My final exam was on 'Puritan Perspectives on Ministry.' Despite the small amount of time available to cram it in, I really really enjoyed my revision, and constantly found myself making mental notes, storing away various nuggets and valuable insights for future reference. One of them (William Perkins) closes his book on preaching with some words which seem to me a pretty good summary to have in my mind as the next few months unfold [in fact, they're pretty similar to some words the Principal gave to us leavers this evening].

"Preach one Christ by Christ for the praise of Christ"

Friday, May 23, 2008

Church-centred Change

The church is the place where God is working in new creation power. The church is the outpost of the heavenly Jerusalem, the city of the future, a society of resident aliens gradually filling the earth with the citizens, values, laws, and life of heaven.

Which means that all our plans for transforming human society must be church-centred. Reform the church, change the world. Not the other way round. The church models what it means to be the city of God to the city of man, pointing to a better way of life, a better King.

Which is why one of the primary ways we should respond to the HFE bill disaster this week (and it is a disaster, how else can we describe the willful abandonment of God's structure for the family and the destruction of precious human life?) is to build, in the church, a strong counter-culture where children are accepted, honoured, disciplined and loved in the Lord, an alternative society where godly fathers serve through loving headship. We have to reform ourselves according to the word, pursue deeper levels of faithfulness, study and pray harder, evangelise, serve, weep, disciple the next generation. We change the world by growing, being, reforming the Church.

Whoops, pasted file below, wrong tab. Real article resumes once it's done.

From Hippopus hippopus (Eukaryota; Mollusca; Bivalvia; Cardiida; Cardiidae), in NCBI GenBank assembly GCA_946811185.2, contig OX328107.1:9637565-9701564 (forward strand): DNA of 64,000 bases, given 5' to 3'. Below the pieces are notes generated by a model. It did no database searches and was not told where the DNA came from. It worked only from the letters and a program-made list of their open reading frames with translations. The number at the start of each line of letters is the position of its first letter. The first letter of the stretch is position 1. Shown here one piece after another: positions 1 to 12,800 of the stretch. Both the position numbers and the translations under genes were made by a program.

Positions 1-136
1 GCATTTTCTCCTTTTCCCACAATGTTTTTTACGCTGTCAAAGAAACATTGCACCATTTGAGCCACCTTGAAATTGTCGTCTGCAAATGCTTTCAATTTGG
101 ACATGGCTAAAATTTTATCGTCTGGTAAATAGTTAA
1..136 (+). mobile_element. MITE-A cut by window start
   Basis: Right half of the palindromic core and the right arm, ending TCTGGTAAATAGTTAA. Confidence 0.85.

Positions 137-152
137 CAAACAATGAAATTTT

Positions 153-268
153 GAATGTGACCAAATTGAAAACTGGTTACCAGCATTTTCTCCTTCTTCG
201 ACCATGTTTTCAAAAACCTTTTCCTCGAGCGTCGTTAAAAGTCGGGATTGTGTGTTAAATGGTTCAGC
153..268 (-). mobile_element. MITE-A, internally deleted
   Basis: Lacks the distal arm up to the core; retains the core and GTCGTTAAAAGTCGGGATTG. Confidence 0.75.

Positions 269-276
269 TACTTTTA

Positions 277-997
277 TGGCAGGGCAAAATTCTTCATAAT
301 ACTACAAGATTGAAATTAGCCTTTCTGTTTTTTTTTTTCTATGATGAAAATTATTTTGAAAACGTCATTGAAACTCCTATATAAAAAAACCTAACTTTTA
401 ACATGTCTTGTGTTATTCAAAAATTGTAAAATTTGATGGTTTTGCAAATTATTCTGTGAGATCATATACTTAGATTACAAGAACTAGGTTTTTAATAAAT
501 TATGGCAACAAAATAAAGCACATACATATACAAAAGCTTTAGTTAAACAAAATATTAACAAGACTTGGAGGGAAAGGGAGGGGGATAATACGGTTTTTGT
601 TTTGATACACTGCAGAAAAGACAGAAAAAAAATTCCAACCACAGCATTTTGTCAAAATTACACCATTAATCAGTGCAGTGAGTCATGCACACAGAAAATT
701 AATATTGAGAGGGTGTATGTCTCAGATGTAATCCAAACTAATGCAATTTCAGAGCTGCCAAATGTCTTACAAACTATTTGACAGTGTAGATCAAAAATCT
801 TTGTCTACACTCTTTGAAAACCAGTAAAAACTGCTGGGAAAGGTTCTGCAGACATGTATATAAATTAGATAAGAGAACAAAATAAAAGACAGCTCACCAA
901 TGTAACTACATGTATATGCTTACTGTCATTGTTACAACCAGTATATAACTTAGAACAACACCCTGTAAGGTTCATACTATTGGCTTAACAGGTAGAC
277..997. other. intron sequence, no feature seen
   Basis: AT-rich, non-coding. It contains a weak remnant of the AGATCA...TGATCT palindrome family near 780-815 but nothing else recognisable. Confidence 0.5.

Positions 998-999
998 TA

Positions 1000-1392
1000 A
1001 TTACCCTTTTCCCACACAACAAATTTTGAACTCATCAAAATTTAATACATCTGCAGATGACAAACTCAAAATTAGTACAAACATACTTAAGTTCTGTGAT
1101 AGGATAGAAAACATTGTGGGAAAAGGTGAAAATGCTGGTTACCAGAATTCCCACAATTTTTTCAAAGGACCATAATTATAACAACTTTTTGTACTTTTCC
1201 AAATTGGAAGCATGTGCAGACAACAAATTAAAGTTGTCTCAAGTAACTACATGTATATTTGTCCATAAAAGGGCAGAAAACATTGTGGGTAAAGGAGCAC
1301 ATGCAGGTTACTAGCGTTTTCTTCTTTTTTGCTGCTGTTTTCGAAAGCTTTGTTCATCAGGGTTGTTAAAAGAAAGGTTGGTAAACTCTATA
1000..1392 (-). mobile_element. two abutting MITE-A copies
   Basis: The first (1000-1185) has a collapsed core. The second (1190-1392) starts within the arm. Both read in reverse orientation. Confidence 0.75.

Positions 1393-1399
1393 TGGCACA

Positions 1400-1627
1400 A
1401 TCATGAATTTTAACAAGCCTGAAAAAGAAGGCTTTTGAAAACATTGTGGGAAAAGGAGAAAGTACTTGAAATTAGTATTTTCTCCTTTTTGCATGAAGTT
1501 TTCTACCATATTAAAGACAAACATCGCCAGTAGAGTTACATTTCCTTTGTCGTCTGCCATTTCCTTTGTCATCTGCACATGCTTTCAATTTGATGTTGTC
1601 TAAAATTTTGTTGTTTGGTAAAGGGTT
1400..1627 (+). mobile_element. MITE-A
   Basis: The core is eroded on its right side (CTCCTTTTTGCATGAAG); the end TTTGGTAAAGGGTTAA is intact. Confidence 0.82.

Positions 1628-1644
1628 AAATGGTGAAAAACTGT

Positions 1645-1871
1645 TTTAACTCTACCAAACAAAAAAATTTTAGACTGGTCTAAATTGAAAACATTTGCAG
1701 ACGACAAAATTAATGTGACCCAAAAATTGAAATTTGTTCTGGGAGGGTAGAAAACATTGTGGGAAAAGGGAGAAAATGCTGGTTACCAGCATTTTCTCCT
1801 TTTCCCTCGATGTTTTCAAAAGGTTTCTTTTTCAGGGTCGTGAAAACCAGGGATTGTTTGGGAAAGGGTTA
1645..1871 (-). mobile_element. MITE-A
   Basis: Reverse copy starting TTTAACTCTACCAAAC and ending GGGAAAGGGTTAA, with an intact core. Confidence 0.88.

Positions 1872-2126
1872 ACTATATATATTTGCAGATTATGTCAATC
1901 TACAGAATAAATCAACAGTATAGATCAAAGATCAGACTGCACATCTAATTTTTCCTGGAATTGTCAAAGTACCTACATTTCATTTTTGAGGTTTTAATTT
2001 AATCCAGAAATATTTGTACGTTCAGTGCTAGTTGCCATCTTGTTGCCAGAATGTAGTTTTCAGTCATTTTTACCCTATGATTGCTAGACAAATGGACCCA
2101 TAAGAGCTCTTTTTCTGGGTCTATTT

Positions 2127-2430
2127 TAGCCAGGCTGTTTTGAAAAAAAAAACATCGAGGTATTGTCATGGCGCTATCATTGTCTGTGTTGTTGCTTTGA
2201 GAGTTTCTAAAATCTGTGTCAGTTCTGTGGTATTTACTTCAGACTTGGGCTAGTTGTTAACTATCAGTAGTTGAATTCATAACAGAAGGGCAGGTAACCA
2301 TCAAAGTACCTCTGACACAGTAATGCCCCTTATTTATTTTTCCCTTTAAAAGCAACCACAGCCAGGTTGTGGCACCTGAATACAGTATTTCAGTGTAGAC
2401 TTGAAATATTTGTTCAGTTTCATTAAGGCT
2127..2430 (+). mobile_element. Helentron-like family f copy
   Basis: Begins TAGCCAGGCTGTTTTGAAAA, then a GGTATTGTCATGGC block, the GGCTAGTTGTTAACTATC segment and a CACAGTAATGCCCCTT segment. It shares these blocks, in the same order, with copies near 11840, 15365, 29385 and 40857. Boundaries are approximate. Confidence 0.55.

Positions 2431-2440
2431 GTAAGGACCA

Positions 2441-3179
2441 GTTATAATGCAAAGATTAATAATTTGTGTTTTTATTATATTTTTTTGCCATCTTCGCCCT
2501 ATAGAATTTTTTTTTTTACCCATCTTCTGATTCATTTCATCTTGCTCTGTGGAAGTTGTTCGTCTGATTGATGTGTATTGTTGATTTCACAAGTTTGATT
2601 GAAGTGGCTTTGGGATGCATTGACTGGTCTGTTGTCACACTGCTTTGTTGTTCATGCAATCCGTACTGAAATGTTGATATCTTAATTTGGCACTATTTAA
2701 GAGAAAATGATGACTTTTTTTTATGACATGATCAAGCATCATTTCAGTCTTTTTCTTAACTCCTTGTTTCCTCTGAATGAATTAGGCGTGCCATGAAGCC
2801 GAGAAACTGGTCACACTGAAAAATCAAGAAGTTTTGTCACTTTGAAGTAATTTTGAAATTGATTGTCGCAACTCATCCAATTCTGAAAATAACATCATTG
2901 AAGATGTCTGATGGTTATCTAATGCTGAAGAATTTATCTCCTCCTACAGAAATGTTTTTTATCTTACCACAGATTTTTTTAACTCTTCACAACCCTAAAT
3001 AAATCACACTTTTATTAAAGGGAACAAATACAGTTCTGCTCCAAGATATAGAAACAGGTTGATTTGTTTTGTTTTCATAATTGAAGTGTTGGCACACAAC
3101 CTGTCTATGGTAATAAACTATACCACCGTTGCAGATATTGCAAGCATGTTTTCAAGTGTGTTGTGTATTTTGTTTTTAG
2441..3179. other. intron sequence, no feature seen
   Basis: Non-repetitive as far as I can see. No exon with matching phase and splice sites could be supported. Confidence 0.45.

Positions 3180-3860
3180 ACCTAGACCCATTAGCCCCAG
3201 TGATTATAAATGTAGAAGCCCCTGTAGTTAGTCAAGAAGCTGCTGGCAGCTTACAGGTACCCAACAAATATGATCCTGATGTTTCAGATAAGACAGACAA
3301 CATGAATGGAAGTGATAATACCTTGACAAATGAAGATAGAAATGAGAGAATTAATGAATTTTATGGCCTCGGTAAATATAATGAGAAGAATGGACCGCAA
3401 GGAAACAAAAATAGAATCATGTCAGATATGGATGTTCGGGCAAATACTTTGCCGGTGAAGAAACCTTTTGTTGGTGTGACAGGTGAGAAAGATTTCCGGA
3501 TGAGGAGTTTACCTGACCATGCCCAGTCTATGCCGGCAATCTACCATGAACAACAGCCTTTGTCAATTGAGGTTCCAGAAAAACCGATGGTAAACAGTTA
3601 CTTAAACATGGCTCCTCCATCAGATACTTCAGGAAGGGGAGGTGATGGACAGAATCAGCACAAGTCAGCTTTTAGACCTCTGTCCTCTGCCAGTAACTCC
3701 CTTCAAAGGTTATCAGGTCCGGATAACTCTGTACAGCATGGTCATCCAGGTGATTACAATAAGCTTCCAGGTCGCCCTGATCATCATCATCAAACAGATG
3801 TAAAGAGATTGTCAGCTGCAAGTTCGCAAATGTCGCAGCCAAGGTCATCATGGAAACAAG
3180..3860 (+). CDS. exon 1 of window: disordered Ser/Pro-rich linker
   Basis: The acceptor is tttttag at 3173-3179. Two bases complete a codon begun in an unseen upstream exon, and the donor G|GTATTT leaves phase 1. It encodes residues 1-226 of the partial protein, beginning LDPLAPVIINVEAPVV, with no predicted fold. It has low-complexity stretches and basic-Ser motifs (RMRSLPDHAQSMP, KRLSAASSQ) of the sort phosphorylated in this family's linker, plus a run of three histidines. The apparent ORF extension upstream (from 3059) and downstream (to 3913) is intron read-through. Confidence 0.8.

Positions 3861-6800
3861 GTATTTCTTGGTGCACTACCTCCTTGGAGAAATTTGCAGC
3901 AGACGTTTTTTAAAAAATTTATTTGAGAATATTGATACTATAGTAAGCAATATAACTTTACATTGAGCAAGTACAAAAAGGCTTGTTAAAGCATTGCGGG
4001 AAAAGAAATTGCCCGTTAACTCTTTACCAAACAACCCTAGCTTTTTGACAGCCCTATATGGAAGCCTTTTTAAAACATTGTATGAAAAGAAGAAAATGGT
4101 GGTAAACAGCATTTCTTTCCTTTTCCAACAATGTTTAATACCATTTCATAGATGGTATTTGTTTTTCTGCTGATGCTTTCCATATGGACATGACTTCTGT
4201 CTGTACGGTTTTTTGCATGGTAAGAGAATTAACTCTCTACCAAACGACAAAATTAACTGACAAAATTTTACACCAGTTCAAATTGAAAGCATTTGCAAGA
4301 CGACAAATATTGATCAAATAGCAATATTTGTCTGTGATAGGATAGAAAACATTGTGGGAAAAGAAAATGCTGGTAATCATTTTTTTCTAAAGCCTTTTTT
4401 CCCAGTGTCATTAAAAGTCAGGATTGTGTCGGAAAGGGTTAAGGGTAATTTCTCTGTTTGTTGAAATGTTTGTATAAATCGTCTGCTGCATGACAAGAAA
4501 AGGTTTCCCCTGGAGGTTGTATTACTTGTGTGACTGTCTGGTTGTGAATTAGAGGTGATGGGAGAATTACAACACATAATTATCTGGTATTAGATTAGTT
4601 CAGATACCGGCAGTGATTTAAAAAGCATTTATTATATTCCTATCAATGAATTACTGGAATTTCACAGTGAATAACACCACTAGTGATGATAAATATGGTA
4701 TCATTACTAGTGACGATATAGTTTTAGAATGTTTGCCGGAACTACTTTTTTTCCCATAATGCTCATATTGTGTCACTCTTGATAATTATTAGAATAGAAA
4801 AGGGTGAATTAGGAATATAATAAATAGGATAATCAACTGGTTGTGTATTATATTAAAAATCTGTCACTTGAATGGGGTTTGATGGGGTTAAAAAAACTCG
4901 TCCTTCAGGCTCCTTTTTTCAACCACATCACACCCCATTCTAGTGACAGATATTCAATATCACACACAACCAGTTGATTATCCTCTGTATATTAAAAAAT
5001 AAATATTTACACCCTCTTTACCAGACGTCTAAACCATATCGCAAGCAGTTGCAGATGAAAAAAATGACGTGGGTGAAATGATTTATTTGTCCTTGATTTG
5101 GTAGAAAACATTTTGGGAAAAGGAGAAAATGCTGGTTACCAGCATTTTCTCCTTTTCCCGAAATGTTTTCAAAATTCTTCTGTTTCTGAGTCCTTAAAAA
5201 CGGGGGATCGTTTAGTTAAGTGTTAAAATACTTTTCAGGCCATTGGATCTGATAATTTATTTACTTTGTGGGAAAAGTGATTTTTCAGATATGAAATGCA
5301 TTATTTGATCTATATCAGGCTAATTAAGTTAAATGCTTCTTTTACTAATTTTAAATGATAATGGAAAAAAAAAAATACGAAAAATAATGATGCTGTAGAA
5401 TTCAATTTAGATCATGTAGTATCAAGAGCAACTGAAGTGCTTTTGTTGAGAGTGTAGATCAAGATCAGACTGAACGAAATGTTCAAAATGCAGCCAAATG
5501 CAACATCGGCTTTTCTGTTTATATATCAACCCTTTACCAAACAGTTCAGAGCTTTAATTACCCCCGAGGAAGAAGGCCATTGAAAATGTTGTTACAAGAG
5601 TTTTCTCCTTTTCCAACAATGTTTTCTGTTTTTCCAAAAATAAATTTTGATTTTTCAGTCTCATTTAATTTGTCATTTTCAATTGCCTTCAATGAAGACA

So, we must continue the campaigning and the lobbying. Christians should be committed to speaking the mind of God on public issues where we can, doing what good we can, serving, loving, arguing. Those of us unable to do so in person should pray and support financially those who can. But long-term deep change will come, by the grace of God, in the gospel, through the Church.

[DF has some thoughts on the link between the state of the church and the state of the nation HERE]

Monday, May 19, 2008

Nehemiah 9 Chapel Preach

I preached in Oak Hill chapel (for presumably the last time) on Nehemiah 9:22-31 last friday. This is a brief outline of what I said.

Two points to aid our life of repentance

1. Grace is the context for extraordinary sin.

Israel’s chief sin across history, from the perspective of this prayer at least, was to take take take grace from God and yet return that with disobedience and rejection of his laws.

E.g. see use of ‘gave’ in 22, 24, 27, 29 & 30.

The contrast is seen most clearly there in the transition from 25 to 26. They gorged themselves on grace. Yet threw the law behind their backs. Hence v25. great goodness of YHWH, and v26. great blasphemies of Israel.

God’s grace highlights the heinousness and unwarranted nature of the sin.
To sin against a gracious God is a terrible thing.
To gulp down his grace and cast away his covenant instructions is a terrible crime.

If for them, how much more for us living AD not BC?

Interesting that it’s this sin of license that they chose to focus on. As they looked at Israel’s history this was the way they chose to epitomise the nation’s sins that had gotten them into the mess they were now in. This was the nature of their covenant-breaking.

That should lead us to consider whether it might not be the same amongst us, God's covenant people today. E.g. Liberalism. E.g. various forms of Evangelical antinomianism.